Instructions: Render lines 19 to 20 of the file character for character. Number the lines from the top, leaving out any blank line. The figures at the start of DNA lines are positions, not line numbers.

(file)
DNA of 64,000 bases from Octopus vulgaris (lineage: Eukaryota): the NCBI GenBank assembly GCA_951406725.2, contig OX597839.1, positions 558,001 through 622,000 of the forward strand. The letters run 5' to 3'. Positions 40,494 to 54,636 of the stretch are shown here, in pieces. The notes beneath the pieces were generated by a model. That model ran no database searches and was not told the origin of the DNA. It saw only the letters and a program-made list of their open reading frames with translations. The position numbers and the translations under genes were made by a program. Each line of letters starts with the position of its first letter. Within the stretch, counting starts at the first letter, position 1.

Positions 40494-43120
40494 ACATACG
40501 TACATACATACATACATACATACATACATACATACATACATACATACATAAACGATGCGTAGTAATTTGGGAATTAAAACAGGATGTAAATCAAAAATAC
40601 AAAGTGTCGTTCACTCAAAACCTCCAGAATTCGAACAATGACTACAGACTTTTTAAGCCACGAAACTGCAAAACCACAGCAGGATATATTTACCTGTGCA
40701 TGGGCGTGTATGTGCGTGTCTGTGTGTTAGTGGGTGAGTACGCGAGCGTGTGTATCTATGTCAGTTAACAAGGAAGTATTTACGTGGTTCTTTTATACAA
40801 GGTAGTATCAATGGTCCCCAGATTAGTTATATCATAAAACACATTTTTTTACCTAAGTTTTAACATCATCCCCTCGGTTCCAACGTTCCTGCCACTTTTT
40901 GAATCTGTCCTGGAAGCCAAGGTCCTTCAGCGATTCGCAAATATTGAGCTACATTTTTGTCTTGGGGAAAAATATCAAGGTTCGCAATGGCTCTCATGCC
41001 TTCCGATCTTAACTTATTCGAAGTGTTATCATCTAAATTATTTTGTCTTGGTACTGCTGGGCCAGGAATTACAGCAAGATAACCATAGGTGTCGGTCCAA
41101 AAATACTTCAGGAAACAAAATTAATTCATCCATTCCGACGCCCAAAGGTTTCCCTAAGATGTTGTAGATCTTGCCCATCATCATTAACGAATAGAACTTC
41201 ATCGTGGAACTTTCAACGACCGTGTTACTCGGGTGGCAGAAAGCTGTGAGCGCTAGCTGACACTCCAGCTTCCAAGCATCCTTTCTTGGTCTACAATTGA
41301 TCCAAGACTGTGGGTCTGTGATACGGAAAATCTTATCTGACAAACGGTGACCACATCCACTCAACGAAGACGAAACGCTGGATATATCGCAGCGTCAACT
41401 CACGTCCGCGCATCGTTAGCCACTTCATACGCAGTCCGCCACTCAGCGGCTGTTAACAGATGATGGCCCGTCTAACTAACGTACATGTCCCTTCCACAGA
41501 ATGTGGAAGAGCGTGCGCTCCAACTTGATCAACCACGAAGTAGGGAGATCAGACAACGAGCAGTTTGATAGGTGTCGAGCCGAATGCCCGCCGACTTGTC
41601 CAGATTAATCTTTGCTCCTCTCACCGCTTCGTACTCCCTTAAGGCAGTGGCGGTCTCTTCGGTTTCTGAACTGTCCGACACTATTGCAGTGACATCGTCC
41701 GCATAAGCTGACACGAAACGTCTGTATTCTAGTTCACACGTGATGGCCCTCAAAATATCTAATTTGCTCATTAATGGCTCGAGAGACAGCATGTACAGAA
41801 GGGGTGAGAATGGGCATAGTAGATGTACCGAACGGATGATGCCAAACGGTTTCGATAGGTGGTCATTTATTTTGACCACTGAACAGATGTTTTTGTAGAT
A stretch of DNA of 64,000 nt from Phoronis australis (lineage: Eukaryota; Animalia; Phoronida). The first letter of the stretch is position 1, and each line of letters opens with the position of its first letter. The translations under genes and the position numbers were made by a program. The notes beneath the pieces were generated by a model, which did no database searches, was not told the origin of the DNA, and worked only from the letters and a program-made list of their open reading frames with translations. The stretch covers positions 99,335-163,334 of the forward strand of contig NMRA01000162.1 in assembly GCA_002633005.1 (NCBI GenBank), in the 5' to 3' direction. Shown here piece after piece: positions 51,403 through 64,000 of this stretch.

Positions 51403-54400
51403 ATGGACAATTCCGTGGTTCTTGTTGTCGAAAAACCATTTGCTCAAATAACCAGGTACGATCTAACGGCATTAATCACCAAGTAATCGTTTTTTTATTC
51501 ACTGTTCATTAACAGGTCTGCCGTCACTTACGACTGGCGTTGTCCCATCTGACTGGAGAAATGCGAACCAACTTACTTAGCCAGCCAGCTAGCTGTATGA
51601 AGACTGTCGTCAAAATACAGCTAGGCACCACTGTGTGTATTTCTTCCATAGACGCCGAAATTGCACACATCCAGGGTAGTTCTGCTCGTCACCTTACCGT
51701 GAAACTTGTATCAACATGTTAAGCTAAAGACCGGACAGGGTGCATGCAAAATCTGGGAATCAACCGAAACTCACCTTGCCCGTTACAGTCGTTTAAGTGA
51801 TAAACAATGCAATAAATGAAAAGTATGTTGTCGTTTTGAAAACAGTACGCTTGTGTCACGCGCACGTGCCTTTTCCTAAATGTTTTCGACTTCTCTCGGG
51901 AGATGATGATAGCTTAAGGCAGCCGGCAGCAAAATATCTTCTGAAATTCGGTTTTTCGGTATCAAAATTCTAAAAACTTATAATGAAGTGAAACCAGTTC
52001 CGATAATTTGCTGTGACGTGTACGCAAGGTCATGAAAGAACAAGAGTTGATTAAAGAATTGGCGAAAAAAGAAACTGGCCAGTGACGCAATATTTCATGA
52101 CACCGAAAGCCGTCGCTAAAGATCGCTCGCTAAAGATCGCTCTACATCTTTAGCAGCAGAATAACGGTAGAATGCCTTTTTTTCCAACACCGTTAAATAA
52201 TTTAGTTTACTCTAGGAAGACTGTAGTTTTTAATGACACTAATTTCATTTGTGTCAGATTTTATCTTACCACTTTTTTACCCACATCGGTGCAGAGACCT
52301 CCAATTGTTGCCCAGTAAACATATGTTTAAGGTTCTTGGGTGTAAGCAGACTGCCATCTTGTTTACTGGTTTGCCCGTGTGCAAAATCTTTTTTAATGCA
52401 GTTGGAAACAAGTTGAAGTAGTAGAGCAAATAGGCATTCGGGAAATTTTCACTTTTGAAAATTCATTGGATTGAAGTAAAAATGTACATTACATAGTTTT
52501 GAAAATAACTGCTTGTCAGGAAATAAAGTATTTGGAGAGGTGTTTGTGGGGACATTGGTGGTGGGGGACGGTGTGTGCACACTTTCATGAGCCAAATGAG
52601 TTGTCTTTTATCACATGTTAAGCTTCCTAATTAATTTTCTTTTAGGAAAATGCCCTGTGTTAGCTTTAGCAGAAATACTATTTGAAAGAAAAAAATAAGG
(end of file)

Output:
Positions 51403-54400
51403 ATGGACAATTCCGTGGTTCTTGTTGTCGAAAAACCATTTGCTCAAATAACCAGGTACGATCTAACGGCATTAATCACCAAGTAATCGTTTTTTTATTC